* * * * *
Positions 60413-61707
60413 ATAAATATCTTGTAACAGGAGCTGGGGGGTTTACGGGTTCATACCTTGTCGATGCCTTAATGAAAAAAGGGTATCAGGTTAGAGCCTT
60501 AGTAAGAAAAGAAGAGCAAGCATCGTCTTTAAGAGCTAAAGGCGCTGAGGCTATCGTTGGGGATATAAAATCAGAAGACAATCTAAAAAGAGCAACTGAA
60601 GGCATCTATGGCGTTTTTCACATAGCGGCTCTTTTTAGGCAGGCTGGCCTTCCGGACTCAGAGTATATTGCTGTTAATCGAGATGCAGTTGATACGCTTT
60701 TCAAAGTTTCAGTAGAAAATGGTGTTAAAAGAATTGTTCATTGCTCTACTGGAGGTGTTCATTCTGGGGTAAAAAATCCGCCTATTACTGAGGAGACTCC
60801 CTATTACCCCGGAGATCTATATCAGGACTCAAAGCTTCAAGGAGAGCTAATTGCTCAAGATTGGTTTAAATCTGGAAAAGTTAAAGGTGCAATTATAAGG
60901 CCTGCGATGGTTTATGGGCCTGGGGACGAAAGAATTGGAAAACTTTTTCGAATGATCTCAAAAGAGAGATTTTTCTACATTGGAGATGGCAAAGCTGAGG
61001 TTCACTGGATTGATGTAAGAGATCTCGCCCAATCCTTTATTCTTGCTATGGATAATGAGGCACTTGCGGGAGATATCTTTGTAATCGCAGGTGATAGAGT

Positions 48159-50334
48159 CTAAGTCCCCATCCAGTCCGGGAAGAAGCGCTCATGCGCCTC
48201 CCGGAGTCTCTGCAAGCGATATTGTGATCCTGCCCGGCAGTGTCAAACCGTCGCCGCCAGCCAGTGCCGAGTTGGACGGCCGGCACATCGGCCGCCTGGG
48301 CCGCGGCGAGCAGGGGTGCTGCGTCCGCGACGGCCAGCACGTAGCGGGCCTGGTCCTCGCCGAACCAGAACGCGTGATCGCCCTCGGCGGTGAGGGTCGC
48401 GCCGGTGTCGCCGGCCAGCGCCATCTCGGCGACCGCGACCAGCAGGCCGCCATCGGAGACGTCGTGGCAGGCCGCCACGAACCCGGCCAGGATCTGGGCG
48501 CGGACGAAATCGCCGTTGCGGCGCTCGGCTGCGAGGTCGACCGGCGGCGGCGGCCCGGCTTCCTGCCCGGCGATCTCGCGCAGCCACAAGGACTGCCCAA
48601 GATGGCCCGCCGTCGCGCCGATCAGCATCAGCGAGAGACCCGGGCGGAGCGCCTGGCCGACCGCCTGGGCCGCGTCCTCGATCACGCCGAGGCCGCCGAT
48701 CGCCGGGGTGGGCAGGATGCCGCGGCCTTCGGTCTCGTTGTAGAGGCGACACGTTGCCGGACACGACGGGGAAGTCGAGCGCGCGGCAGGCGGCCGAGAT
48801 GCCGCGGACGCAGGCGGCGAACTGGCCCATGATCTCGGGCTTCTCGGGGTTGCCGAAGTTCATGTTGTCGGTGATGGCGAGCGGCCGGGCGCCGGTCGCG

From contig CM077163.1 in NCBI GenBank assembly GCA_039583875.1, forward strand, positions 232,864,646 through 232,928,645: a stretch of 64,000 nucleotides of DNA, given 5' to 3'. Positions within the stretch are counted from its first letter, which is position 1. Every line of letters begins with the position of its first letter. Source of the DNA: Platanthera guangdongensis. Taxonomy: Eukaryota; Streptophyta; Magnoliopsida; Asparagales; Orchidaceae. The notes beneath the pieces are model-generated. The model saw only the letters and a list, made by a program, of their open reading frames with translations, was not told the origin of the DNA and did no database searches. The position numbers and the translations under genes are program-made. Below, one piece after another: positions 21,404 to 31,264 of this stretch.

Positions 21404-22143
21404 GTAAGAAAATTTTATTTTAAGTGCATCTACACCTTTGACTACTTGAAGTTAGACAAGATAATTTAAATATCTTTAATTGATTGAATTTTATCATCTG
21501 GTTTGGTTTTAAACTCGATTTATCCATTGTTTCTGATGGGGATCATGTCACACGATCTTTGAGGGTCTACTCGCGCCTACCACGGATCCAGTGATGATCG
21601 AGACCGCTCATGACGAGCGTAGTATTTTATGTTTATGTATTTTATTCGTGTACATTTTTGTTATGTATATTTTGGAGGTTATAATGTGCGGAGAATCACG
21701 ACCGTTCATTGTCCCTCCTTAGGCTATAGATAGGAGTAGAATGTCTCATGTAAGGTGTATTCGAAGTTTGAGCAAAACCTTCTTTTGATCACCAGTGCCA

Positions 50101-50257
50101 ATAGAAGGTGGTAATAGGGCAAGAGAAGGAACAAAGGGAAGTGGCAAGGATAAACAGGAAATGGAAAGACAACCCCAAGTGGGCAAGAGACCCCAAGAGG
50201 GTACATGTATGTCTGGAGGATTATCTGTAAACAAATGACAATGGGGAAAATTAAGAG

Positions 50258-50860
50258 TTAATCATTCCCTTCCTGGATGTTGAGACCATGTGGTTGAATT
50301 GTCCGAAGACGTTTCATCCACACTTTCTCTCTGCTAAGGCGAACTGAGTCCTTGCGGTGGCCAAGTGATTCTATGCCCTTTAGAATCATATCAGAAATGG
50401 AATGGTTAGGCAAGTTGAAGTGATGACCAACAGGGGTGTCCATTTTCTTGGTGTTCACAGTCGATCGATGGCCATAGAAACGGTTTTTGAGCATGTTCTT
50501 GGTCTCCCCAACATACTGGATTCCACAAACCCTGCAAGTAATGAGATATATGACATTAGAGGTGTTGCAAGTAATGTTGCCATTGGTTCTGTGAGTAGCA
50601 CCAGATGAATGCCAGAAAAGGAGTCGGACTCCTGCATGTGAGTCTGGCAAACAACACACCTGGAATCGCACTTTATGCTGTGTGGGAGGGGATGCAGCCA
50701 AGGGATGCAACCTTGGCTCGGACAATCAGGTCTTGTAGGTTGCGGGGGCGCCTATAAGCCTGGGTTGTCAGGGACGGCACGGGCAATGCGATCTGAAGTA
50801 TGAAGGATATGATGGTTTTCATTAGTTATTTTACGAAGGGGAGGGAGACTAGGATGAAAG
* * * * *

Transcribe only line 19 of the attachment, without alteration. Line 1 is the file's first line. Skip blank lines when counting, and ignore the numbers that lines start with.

Positions 21404-22143